What will downtown Lansing be like with fewer government employees?


LANSING, Michigan – Weston’s Kewpee has been in downtown Lansing for 98 years. Owner Autumn Weston says lunchtime has always been their bread and butter.

“It’s that lunch hour power hour that we thrive on, you know,” Weston said.

However, even Weston’s great-grandmother’s famous olive burger recipe can’t make up for the fact that there are fewer workers downtown lately.

First, it was because of the pandemic. Now the state has decided that many workers will not return to their downtown offices, or at least not be there as often.

Michigan Department of Technology and Budget Management spokesperson Caleb Buhs said just under half of state employees currently work from home because it works and is what workers want.

“In state government, we compete for talented people and candidates for our positions, just like any other industry,” Buhs said.

When employees return to the office will be determined within the next year and each state department will make the decision independently, Buhs said.

But an indicator of the number of employees who might not return can be found in a spreadsheet compiled by the status of lease terminations since the start of the pandemic.

It shows that the state canceled nine office leases in downtown Lansing totaling over 161,000 square feet. It also lists the reasons: teleworking, moving, regrouping.

“One of the cool things that we do and model in our department is that we combine two desks together. So they each had their own space, and now we’re saying an office will have that space on Monday and Tuesday and the office. B will have it on Wednesday and Thursday, “he said.

Fewer office workers means fewer customers for downtown businesses and less office space used.

However, there is hope.

Across the street and a short walk from Kewpee’s is the Atrium Office Center owned by Lansing developer Paul Gentilozzi.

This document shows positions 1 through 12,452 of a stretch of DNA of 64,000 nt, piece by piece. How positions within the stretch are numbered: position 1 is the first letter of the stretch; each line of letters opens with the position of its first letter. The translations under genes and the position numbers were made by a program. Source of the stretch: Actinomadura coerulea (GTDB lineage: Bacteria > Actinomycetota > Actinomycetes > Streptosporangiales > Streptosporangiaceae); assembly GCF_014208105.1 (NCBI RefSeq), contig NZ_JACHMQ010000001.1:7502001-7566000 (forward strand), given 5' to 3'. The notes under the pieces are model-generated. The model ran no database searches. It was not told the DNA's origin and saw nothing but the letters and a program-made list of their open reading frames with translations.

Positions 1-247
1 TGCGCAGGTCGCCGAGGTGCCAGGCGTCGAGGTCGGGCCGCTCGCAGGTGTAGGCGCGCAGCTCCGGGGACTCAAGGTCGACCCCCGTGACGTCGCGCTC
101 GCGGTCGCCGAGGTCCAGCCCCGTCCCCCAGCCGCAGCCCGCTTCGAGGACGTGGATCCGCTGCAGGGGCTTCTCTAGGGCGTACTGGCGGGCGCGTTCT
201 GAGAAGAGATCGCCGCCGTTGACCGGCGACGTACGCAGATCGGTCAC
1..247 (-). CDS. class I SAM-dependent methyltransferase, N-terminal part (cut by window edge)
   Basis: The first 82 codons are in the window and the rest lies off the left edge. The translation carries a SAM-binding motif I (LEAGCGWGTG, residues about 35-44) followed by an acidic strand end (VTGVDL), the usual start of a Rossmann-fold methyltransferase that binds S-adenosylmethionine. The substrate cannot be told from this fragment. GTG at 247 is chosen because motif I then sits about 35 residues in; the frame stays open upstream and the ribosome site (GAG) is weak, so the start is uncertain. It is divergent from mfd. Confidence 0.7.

Gentilozzi has been a real estate developer in downtown Lansing for 52 years and says that with more state workers at home, they’re looking to turn spaces like Atrium into parking lots and apartments.

“Downtown Lansing is at a pivotal stage where it can become the center of our community, or with the loss of state occupation, it can shrink,” said Gentilozzi. “It’s a waste of momentum that we have to fight to get back. And the only way to do that is to get people to live downtown.”

Apartment buildings typically take around a year to develop, the Gentilozzi team is working on a multi-family development which he says we will hear more from in the coming weeks.

The Weston family are hoping that more developers will follow in Gentilozzi’s footsteps soon so Kewpee can see even smarter neighbors not only for lunch, but also for breakfast and dinner.

“We need people who want to, you know, shop, eat, dine and enjoy their downtown because we’re the capital,” Weston said. “We are a beautiful city, we are a beautiful city center with good neighbors.”

Downtown businesses could get temporary relief from COVID relief dollars.

Lansing Mayor Andy Schor said he was trying to get the city center a few million dollars in COVID aid from the state.

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